The influx of migrant workers from Central and Eastern Europe over the last decade represents the largest migratory flows to Norway in history and an unprecedented supply shock to parts of the Norwegian labour market. This article reviews existing research and summarises the findings in terms of (1) the volume, direction and temporal patterns of migration flows; (2) the economic integration of new labour migrants; (3) the impacts of labour migration on wages, employment, skills, and social organisation of work in affected industries and (4) the political and institutional responses to rising labour migration. The article concludes by discussing the overall long-term consequences of labour migration, particularly with regard to social inequality in Norway.
The analysis in this article is primarily based on the research programme Knowledge development on labour migration, which was conducted in collaboration between Fafo and the Ragnar Frisch Centre for Economic Research during the period 2010–2015 commissioned by the Norwegian Ministry of Labour. I am grateful to Bernt Bratsberg, Oddbjørn Raaum, Line Eldring and Jon Erik Dølvik for useful comments on an earlier draft of this article. I am in particular indebted to Jon Erik Dølvik, who in addition has contributed with insightful and elaborate comments and suggestions on later versions of the article.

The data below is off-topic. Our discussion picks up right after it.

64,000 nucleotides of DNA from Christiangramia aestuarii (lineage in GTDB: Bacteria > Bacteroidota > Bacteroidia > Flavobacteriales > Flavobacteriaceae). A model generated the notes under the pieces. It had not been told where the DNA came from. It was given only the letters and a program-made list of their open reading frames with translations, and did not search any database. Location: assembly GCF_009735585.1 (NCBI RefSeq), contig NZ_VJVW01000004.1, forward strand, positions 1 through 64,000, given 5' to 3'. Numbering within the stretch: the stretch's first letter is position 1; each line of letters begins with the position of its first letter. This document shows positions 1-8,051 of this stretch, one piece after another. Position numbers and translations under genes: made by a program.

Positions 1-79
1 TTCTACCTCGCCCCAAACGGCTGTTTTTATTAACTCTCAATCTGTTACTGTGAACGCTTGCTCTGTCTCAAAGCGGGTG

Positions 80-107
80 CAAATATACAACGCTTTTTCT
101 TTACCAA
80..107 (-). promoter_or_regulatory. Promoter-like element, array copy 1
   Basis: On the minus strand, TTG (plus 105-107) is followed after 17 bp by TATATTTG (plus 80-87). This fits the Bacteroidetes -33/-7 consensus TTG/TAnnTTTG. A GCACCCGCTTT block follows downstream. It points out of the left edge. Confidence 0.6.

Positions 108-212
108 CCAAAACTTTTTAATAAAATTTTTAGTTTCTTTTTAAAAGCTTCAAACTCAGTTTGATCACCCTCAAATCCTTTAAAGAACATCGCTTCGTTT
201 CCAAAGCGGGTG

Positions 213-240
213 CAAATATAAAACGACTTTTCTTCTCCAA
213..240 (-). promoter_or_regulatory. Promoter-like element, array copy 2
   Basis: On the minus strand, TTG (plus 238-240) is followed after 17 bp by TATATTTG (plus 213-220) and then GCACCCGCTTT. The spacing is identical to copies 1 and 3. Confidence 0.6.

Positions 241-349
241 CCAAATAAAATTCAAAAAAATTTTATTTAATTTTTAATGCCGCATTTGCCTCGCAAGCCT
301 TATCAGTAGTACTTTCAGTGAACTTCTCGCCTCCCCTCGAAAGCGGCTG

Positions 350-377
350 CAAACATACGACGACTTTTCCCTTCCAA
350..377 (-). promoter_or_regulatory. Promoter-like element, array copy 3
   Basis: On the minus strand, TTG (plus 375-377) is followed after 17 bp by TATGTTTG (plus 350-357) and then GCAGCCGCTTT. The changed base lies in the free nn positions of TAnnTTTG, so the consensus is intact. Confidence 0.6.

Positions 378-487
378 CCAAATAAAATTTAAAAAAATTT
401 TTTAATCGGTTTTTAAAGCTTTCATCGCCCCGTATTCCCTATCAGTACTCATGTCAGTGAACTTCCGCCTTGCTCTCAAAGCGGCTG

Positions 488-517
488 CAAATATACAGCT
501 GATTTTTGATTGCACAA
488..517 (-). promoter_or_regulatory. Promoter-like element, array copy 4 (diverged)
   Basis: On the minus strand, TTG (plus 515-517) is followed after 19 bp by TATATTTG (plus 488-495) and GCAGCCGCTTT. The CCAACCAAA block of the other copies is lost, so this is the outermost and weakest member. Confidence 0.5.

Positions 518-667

Friberg, J.H. (2016), "New Patterns of Labour Migration from Central and Eastern Europe and its Impact on Labour Markets and Institutions in Norway: Reviewing the Evidence", Labour Mobility in the Enlarged Single European Market (Comparative Social Research, Vol. 32), Emerald Group Publishing Limited, pp. 19-43. https://doi.org/10.1108/S0195-631020160000032002Download as .RIS
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